Tuesday, September 17, 2013

My Life in the Soviet Union....



Canal in downtown St. Petersburg, near the Hermitage

            The Day we took the head photographer to Leningrad.   There were many Africans in Moscow, nearly all from Soviet client states in Africa.  In the days we were there, many were at Lumumba University, learning ways to stir up the populace back home in the Congo, or Zaïre, or Angola. Or Uganda, Kenya or Nigeria. Or Sudan or Burkina Faso.
            We had an African-American Air Force Sergeant in our embassy. He was a senior non-commissioned officer who handled our photo lab. He had processed thousands of rolls of film for us back at our Embassy, and we thought he would enjoy visiting Leningrad (now St. Petersburg), this very interesting city in the north, particularly since we had brought back so many rolls of film from here.  He never routinely would travel with us attachés, but our General thought it would be good for him to see what it was that we were shooting.

            But when the KGB saw us with a black man in our car, they went nuts.  They acted as if we had brought a secret weapon to Leningrad.
            They normally would follow our car with a car full of stolid, sullen, very husky young men.  We called them goons.  But this day, they had four cars, switching off amongst one another. Loaded with goons.  These cars were all Soviet Zhigulis, the Russian version of the Fiat, made in a huge factory built with the help of the Italian Fiat company in a city named Tolyatti (after Italian Communist Togliatti) several hundred miles southeast of Moscow.
            Often I would make notes about what I wanted to observe on our drive that day, and I would write these on water-soluble rice paper, which I could easily pop in my mouth if we should be apprehended. This special paper would dissolve at once.
            When, with the four cars of goons following us I thought we would get hauled out, I decided it was time to swallow my notes.  However, when you are scared, which I was, your mouth dries up so much that you can’t even dissolve the paper.
            We were driving next to one of the many canals that run through Leningrad, and since our surveillance was not in sight at the moment, I thought it would be a good time to stop and throw the mouthful of rice paper in the canal.  I think it was the Griboyedova Canal.
            Wrong!  As I should have suspected in icy, frozen Leningrad, there was just ice in the canal.  Foiled! My mouthful of paper just rested on the ice.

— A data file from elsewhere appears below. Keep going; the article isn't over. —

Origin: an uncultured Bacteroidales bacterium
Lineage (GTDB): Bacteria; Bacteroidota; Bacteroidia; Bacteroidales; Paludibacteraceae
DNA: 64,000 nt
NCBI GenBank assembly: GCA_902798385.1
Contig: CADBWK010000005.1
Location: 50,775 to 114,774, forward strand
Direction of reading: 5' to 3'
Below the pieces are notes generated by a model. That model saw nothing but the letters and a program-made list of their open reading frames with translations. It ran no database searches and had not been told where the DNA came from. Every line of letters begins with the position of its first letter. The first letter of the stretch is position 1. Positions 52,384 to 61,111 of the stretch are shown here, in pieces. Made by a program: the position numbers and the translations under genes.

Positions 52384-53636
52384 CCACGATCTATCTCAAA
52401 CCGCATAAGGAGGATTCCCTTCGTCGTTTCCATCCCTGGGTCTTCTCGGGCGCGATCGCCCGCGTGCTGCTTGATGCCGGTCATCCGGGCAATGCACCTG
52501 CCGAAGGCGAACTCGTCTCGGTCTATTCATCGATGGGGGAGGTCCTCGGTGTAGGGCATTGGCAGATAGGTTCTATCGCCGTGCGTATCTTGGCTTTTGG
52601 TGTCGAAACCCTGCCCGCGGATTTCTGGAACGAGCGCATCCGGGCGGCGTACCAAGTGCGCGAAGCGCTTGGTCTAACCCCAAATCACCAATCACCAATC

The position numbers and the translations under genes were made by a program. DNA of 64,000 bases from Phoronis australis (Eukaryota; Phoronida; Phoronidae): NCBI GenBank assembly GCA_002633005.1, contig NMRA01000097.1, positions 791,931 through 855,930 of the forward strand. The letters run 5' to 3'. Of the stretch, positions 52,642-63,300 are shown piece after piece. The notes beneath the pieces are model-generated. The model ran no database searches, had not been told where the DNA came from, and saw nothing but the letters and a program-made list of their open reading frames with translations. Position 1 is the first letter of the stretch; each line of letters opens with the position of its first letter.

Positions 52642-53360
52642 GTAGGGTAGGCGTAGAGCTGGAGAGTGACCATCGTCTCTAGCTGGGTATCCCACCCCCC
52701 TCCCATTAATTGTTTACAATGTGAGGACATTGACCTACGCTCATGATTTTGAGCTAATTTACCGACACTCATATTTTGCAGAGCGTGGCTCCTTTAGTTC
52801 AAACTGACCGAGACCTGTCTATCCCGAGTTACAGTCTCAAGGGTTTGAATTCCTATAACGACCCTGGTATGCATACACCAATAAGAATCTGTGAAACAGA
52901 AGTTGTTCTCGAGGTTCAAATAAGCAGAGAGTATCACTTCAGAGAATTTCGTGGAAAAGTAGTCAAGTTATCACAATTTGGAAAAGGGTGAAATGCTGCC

I was lucky that the KGB didn’t find the rice paper. At any rate, we never got apprehended.   The Sergeant had a good ride around town.
            I would make a lousy spy.

 Peter and Paul Fortress, from across the Neva

Women’s Day in Leningrad—Fats took the day off!
                We took the Midnight Red Arrow from Moscow to Leningrad, arriving on schedule at 8:25 a.m. A driver met us at the train station and drove us to the American Consulate, where we stowed our bags and jumped into our car, all set for a day of work.
            One of the things we did a lot was "Order-of-Battle".  We had to report ships in port, including boats and ships that just moved around the canals and rivers of the USSR. The information we provided was correlated with information from agents, from satellite imagery, and electronic intelligence intercept to maintain a picture of the Naval Order of Battle of the USSR This meant taking a lot of long, long walks in some pretty crappy, snowy places.          
One of our favorite walks was along the Neva River at Schmidt’s Bank, in Leningrad Here hundreds of boats and often warships and submarines tied up.  Many of the smaller, lighter draft boats were awaiting a schedule to move up the canals that cut across Russia. Here we could see these boats and ships, and Red Fleet ships, and also ships under construction in the many shipyards of Leningrad
            Whenever we would take these walks, we tried to take along our cameras and collect photos of interesting things.  Photography in this area was forbidden, however.
            The KGB assigned an elderly “goon” that attachés over the years had named “Fats.”  He and some of his associates generally were around to follow us wherever we walked, or drove, and to make our job harder, or impossible.  They wore the red armbands of “Druzhniki,” or “concerned citizens.”  Sort of like elderly volunteers who operate as school crossing guards, except these were assigned to look after the foreign “spies.”  The Soviets considered all foreign diplomats spies—they hadn’t changed their attitude toward foreigners in centuries.
            One day, March the 8th, 1983 to be exact, it was International Women’s Day. Now, in fact, the Soviets didn’t give much of a hoot about women’s rights, except the right of old women to stand in the street all day long in the winter, smashing ice with a heavy iron rod.
            But this day, as we arrived to do our job of collecting intelligence in Leningrad, there was NO KGB.  They had the day off!